Cover Story: The Direct Marketing Election
In the 1964 presidential campaign, President Lyndon Johnson ran the "Daisy" ad against challenger Barry Goldwater. The TV ad ran only once, late in the campaign. In it, a little girl counted the petals of a daisy, and when she reached the number nine, an off-camera male voice counted down to a missile launch. The girl looks to the sky and the screen turns black, only to be replaced by a mushroom cloud. Then Johnson's voice says, "These are the stakes! To make a world in which all of God's children can live, or to go into the dark. We must either love each other, or we must die."
"It was the final chapter in a narrative about Goldwater that he was unreliable and scary and would take us into nuclear war," says Bert Ralston, a former field representative for the National Republican Congressional Committee and founder and president of VOX Populi Communications LLC, a Jacksonville, Fla.-based government affairs, campaign consulting and crisis management company.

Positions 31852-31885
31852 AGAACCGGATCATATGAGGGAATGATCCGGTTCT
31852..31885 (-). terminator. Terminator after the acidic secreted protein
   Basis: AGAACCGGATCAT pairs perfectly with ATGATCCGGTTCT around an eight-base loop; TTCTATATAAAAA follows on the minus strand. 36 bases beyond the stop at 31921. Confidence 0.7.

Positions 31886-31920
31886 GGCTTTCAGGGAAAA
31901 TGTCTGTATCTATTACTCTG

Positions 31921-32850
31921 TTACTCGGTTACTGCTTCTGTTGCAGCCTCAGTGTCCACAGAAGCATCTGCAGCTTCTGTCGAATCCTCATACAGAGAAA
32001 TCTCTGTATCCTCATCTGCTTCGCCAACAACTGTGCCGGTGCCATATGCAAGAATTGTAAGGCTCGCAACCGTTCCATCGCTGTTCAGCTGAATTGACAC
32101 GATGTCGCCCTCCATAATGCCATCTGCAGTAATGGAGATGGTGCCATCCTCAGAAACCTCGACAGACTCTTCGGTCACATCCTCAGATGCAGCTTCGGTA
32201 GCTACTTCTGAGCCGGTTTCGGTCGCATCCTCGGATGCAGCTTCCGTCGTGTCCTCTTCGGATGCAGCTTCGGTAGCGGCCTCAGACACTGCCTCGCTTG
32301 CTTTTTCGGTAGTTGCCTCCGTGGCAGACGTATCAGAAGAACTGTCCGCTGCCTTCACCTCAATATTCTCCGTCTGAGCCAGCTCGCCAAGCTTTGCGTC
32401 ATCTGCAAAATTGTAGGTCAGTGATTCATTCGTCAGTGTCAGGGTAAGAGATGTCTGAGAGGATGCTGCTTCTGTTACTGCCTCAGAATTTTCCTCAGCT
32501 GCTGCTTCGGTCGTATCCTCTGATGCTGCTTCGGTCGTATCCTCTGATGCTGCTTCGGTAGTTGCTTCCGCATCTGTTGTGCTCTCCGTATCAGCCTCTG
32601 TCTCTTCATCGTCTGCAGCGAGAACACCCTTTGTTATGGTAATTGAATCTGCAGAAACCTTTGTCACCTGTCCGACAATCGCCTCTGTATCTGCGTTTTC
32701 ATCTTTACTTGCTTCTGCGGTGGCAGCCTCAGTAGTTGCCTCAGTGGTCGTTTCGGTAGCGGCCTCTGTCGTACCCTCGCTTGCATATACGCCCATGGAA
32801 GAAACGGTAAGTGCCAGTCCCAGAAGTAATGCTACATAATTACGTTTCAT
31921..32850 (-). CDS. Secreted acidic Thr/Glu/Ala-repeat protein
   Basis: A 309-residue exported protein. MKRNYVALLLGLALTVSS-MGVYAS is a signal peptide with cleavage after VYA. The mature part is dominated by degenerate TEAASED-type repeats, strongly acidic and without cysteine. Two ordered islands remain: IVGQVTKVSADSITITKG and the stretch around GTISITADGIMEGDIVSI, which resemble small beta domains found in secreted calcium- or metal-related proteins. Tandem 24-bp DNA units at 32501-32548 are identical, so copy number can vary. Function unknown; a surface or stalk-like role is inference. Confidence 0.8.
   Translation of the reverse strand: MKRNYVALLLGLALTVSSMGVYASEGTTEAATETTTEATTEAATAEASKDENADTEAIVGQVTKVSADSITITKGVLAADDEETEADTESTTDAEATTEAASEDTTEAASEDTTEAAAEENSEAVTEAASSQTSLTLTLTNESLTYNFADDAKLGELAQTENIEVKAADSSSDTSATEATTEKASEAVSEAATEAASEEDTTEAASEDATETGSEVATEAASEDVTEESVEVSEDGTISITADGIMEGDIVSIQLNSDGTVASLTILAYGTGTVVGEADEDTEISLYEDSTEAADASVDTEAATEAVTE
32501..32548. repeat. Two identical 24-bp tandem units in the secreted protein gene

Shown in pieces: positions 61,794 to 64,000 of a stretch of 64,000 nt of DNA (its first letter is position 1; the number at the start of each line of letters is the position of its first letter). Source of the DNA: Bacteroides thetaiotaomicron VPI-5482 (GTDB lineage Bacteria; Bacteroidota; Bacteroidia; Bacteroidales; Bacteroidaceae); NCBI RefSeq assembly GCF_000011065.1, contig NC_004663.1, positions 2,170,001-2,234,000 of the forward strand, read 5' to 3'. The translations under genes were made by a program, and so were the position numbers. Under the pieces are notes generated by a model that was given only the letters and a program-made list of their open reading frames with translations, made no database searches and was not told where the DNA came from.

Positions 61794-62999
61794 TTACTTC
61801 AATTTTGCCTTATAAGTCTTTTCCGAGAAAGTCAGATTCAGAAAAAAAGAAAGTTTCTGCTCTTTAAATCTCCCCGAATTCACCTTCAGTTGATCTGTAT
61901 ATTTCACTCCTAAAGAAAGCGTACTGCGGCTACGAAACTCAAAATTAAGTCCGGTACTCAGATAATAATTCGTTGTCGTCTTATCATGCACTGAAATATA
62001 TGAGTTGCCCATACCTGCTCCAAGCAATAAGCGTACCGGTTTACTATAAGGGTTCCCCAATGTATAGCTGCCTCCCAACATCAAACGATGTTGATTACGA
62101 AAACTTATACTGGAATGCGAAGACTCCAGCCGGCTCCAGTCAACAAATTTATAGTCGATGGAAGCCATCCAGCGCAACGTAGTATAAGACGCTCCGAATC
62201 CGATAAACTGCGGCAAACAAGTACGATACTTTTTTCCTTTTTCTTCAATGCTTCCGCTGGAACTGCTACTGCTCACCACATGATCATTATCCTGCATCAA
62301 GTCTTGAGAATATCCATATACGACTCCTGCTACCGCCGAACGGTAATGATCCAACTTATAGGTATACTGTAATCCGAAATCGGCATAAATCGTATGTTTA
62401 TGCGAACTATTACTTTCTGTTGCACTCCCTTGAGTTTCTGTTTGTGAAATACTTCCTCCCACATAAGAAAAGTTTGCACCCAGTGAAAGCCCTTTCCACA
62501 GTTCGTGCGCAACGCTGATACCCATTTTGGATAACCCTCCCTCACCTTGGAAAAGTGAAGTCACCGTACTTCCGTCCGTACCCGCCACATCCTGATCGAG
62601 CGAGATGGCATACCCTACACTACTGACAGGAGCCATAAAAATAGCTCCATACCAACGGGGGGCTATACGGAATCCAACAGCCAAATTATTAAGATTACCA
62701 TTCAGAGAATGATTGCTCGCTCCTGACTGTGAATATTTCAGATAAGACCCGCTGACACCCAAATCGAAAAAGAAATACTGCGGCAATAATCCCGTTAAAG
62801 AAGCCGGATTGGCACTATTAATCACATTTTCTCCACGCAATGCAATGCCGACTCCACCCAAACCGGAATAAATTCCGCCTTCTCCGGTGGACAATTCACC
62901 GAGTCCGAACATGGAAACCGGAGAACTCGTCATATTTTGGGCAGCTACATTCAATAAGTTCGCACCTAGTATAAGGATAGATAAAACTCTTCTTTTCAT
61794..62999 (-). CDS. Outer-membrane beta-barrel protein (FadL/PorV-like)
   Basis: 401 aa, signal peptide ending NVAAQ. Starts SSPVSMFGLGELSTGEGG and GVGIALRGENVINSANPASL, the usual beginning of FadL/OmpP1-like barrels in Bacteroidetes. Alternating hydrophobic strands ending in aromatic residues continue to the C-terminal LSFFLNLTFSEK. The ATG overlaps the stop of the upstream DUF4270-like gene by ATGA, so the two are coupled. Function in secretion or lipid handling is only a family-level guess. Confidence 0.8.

While marketing methods have become vastly more complex, ultimately, every move a campaign makes is based on target marketing, says Ralston. And while the Daisy commercial may not be direct marketing as we consider it today, it was built on direct marketing principles that have been winning elections since the time of Washington: "They targeted people who believed that Goldwater was paranoid," says Ralston, "and it worked."
For the campaigns of President Barack Obama and challenger Mitt Romney, it's no longer just about convincing people to vote and support their candidates. It's about convincing Americans to respond with their money, time, contact information and opt-in, and ultimately nurturing those relationships into long-term supporters who will have a high lifetime value as donors and be reliable party voters in elections to come.